viernes, 12 de septiembre de 2014

Prehistoric pit discovered on Coney Island beach



A box-like structure built from large stone slabs may have been used for bathing or cooking during the Bronze Age

Archaeologists have discovered signs of human habitation, possibly dating back 4,000 years, on Sligo’s Coney Island.

A box-like structure built from large stone slabs found on the island may have been used for bathing or cooking during the Bronze Age, experts believe. It has been excavated by a team led by Eamonn Kelly, director of Irish Antiquities at the National Museum.

The structure is thought to be part of a fulacht fiadh, a prehistoric trough or pit that was dug into the ground and filled with water. Stones, heated separated on an outdoor hearth, would be added to bring the water to boil.
Measuring about a metre long and 80cm wide, the structure was recently identified as an archaeological site by Ciaran Davis, an archaeology student at IT Sligo, and native of nearby Rosses Point, who alerted the museum.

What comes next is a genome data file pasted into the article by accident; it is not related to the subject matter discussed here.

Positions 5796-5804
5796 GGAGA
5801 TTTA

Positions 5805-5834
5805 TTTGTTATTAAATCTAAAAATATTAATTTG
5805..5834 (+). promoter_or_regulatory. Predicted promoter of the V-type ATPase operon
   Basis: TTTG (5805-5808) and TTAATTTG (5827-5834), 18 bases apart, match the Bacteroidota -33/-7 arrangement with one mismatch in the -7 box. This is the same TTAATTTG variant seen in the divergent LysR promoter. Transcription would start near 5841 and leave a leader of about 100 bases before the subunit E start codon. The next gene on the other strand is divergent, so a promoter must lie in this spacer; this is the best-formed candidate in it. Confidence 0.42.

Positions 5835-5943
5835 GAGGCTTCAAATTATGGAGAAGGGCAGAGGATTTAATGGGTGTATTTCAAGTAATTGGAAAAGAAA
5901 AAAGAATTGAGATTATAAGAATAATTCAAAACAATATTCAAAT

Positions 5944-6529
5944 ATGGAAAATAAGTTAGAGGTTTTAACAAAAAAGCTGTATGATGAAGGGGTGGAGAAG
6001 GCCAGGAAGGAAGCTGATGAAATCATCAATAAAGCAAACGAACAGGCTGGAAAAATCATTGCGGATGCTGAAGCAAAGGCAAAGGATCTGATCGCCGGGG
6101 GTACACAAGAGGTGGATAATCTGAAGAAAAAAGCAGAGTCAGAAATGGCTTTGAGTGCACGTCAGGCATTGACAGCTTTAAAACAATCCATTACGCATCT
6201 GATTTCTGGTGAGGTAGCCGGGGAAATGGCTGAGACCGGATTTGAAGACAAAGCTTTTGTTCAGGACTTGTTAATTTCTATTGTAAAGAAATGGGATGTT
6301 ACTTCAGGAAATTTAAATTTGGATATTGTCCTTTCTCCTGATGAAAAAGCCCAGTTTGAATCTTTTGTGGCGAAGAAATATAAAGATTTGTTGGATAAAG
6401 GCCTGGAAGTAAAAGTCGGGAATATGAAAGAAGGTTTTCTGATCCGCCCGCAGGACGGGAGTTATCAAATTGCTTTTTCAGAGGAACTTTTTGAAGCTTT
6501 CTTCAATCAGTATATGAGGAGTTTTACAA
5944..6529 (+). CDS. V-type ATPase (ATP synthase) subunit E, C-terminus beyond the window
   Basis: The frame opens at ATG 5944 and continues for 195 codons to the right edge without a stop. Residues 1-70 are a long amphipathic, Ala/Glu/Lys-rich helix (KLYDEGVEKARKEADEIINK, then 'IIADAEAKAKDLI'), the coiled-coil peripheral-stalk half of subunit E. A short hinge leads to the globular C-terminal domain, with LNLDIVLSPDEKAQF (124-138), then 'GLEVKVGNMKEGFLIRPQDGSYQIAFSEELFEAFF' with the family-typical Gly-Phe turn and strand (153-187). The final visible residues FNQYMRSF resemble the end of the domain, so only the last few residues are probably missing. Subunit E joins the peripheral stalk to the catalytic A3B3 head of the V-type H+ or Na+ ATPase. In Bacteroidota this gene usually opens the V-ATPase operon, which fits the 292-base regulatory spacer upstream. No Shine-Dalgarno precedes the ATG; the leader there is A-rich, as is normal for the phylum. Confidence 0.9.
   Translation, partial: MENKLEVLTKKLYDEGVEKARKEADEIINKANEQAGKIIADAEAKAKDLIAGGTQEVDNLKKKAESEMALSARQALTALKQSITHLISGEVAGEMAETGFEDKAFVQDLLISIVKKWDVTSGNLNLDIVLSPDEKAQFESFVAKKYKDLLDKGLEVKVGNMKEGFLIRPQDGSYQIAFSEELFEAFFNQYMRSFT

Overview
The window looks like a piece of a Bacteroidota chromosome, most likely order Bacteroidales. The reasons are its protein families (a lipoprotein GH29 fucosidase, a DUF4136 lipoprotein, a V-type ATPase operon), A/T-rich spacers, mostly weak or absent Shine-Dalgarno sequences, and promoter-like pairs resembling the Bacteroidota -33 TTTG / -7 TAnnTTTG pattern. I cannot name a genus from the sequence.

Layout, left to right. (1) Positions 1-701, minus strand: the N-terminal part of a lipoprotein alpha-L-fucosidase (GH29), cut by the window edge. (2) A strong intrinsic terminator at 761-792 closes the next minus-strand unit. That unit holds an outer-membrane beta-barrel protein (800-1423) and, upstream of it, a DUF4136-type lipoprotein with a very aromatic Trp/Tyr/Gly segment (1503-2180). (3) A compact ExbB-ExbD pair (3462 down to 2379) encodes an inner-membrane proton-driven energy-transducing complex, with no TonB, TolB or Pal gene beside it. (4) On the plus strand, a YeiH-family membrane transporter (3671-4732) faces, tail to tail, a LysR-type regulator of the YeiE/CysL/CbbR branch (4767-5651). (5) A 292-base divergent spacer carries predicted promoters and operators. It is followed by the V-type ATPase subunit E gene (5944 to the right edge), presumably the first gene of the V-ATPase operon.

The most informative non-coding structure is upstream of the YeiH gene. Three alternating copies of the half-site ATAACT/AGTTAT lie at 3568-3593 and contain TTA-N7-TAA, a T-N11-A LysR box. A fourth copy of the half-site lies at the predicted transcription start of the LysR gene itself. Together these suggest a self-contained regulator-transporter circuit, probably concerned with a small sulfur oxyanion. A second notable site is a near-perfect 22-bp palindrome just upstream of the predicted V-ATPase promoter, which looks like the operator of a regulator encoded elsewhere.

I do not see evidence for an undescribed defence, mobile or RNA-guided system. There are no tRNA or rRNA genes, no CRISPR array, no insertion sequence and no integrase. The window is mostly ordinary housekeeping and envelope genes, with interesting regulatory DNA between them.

“It tells us that people walked the beach here 3,000 or 4,000 years ago, searched for large stone slabs, and carefully built this structure,” said Mr Davis. “Many other archaeological sites probably await discovery on Coney.”

There are thousands of Bronze Age fulacht fiadh throughout Ireland, but to find one on a beach is a rare event, said Dr Marion Dowd, a lecturer at IT Sligo.

“I know of one other example in Cork. It makes us wonder why they would have wanted to heat saltwater.”
Hot water was typically used for cooking, bathing, washing, dyeing textiles and brewing alcohol, but the use of saltwater meant brewing was not the purpose of the Coney island device, Dr Dowd said.

Radiocarbon dating will determine the exact age of the discovery.

The structure has been known locally as the “lovers’ wishing well”, said Dr Dowd. The legend was that anyone who lay inside it would dream of the person they were going to marry. It was also known as “the sailor’s grave”. [...] irishtimes.com